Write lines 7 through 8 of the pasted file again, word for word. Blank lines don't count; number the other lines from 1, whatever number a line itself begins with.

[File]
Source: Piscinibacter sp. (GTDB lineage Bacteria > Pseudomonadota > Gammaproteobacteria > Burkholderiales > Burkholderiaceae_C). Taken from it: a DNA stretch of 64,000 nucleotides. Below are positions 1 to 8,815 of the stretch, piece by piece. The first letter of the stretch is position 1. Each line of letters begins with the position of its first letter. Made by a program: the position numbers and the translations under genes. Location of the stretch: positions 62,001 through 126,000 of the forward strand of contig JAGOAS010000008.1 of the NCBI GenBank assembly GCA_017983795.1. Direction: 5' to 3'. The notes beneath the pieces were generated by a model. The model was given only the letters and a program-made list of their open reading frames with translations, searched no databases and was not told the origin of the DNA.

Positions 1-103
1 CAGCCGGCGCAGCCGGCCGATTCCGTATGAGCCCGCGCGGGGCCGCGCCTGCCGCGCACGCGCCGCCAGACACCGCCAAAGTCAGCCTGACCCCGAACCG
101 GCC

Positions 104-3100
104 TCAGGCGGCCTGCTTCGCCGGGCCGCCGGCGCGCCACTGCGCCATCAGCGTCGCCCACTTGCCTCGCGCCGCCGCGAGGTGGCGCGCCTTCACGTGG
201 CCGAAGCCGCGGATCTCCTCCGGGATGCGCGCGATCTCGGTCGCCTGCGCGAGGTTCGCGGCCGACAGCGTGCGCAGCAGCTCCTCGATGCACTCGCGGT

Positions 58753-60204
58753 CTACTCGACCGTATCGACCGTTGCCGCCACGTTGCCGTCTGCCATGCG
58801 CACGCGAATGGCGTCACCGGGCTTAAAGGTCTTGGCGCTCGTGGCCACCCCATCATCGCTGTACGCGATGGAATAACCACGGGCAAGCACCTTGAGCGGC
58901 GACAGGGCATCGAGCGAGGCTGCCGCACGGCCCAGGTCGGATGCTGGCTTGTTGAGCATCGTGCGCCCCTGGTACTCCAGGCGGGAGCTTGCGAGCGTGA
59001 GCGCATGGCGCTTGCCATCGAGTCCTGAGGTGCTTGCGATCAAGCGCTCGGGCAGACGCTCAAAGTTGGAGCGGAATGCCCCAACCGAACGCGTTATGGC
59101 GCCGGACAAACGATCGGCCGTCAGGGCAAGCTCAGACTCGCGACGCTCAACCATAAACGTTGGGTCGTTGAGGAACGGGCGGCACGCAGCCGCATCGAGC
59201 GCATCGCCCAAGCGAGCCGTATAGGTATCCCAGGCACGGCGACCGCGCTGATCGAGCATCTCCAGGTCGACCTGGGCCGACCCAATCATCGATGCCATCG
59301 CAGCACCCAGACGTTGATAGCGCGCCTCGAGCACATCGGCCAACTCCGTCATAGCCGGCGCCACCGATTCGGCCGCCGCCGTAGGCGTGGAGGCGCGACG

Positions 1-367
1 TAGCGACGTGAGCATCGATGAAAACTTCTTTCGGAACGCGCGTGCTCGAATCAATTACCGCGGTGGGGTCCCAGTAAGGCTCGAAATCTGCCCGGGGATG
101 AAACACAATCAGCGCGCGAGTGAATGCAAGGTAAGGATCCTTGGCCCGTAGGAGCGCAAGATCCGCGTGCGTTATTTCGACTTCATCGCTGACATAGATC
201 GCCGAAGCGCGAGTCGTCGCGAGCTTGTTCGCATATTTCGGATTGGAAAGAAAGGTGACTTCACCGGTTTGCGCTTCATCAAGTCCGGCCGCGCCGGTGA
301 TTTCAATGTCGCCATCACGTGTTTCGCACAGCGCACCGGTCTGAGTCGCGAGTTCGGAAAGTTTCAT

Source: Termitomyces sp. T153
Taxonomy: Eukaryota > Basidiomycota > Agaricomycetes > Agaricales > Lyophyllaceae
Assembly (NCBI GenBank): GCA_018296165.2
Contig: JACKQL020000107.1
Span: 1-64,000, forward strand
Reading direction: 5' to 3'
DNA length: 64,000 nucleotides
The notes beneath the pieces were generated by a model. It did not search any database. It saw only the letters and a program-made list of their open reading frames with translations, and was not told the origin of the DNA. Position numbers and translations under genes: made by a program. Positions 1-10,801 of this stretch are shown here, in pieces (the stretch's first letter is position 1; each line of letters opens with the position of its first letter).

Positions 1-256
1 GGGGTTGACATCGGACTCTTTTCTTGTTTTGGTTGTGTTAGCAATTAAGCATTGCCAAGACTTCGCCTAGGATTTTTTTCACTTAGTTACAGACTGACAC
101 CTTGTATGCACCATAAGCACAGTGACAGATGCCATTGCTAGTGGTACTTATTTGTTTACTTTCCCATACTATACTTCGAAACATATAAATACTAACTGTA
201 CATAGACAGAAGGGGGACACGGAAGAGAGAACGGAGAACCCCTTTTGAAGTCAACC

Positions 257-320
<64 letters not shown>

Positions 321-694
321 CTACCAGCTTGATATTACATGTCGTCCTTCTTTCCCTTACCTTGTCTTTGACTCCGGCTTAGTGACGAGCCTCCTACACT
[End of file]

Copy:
201 CCGAAGCCGCGGATCTCCTCCGGGATGCGCGCGATCTCGGTCGCCTGCGCGAGGTTCGCGGCCGACAGCGTGCGCAGCAGCTCCTCGATGCACTCGCGGT

Positions 58753-60204